“Choose the sword, and you will join me. Choose the ball and you join your mother, in death. You don’t understand my words, but you must choose. Come boy, choose life or death … ”

The speech that masterless samurai (Ronin) Ogami Itto gives to his infant son upon learning the Shogun has sent men to kill him embodies everything great about samurai cinema. On one hand, the virtues of an unwavering code of conduct, honour, truth and loyalty. On the other, a bad-ass dude who’s willing to sacrifice his infant son for wanting to play with a ball.

Samurais are, without fail, bad-ass dudes. And they do bad-ass things. But bad-ass alone doesn’t carry a film. The central element of all samurai cinema is that it embraces the Japanese concept of Bushido, which is, loosely, the way of the educated warrior. Bushido is generally broken down into seven facets: rectitude, courage, benevolence, politeness, truthfulness, honour and loyalty. The genre has a resonance and universality about it that has created some of the best films of all time and has firmly cemented itself within the canon. Of course, that doesn’t mean samurai cinema can’t just be guys with swords, heaps of action and an epic fight between goodies and baddies.

In celebration of the awesomeness of Samurai movies, ACMI is running Samurai Cinema: The Way of the Warrior from Friday May 16 to Sunday June 1. The program features 12 films, broken down into three “chapters”: courage, honour and honesty.

Cultural value and bad-ass sword fighting aside, Samurai movies (especially those of director Akira Kurosawa) have been incredibly influential, shaping the western cinema we know today. Most people have probably heard that Star Wars is a pretty shameless rip off of Kurosawa’s The Hidden Fortress, which tells the story of a few plucky rebels who help an exiled princess fight against an evil empire and eventually infiltrate the hidden fortress. But not many can say they’ve seen the original film on the big screen in all its glory.

Kurosawa’s Rashomon, which was the first film to depict the same story four times through the eyes of four different characters, directly inspired films such as Go and Run Lola Run. And Sergio Leone’s Fistful of Dollars is not only a near shot-for-shot remake of Kurosawa’s Yojimbo (which set the archetype of the ‘servant with two masters’ narrative), but when he received a letter from Kurosawa himself that said:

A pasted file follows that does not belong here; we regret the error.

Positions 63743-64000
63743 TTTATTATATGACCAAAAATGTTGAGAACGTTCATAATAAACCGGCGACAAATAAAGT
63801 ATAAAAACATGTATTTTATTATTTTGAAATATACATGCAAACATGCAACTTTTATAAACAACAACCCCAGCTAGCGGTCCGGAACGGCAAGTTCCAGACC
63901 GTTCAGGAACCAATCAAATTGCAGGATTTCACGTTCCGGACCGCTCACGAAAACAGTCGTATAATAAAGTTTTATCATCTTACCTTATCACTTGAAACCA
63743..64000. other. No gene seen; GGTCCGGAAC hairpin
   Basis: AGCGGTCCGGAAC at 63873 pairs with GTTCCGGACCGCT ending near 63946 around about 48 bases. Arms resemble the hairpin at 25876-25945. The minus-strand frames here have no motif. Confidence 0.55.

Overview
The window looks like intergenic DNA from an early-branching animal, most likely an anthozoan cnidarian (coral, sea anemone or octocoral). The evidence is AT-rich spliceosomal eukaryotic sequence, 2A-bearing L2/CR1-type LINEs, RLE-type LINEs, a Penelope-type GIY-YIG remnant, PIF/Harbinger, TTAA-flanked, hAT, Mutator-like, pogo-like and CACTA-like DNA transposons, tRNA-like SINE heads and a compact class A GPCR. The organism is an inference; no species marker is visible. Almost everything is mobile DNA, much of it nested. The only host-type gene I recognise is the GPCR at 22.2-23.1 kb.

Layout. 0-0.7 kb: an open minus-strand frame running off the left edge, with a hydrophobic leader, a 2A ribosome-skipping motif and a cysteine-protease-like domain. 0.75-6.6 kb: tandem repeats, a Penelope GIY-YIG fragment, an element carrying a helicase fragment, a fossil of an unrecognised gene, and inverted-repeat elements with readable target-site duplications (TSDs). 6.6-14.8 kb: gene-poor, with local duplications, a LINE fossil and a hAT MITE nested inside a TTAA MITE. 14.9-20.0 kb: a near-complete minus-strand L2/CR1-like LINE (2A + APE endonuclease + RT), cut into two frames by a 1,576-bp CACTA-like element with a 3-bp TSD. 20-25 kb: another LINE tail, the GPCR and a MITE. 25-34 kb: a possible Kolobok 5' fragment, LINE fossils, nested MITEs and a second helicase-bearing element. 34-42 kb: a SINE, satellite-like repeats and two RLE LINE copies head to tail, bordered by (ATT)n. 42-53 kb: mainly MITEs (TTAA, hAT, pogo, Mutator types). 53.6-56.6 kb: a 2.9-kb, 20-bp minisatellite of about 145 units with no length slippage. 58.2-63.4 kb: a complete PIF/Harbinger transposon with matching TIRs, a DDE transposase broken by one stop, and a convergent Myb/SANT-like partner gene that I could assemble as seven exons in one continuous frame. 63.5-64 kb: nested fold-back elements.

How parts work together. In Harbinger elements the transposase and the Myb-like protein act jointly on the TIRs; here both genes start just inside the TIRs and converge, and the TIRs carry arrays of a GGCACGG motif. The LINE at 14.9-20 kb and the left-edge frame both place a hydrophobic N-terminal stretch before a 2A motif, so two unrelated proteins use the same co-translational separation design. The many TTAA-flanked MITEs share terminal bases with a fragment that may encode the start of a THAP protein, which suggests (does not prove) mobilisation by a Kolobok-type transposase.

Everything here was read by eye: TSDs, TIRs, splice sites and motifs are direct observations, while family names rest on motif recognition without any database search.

“Signore Leone. I have just had the chance to see your film. It is a very fine film, but it is my film … you must pay me,”

Leone, oblivious to the fact he was being sued, was so happy that Kurosawa had praised his film (which, incidentally, launched his and Clint Eastwood’s careers) that he carried the letter around with him for weeks, showing everyone.

Seven Samurai, which always features in discussions about the best films ever made, was remade directly as The Magnificent Seven (starring Yul Brynner, Steve McQueen, Charles Bronson and James Coburn) and the story of a small group of warriors who band together to protect a village is one that has been retold more times than we could list. In fact, Takashi Miike’s 2009 film, 13 Assassins (which is also screening) references this classic narrative.

It’s so common for old samurai movies to be remade as western genre films that the ACMI program even features a western that embodies the samurai spirit, Shane, directed by George Stevens and starring Alan Ladd.

There are two more films that channel the samurai spirit; Jim Jarmusch’s Ghost Dog, an art-house film that tells the story of an African American hip-hop-loving samurai who goes to war with the mafia. And Henri-Georges Clouzot’s The Wages of Fear (which was remade twice in Hollywood), a tense drama about four French ronin (hired guns) who drive two large trucks filled with nitro-glycerine across South America to extinguish an oil fire. But no samurai program is complete without good-old-fashioned, violent splatter-fests Lone Wolf and Cub and Lady Snowblood. The outrageous revenge films are being presented as a double feature, just the way that these good-time schlock films which heavily influenced Tarantino’s Kill Bill and even a record by the Wu Tang Clan, should be seen.

Samurai Cinema: The Way of the Warrior runs at ACMI from Friday May 16 to Sunday June 1.

acmi.net.au/samurai-cinema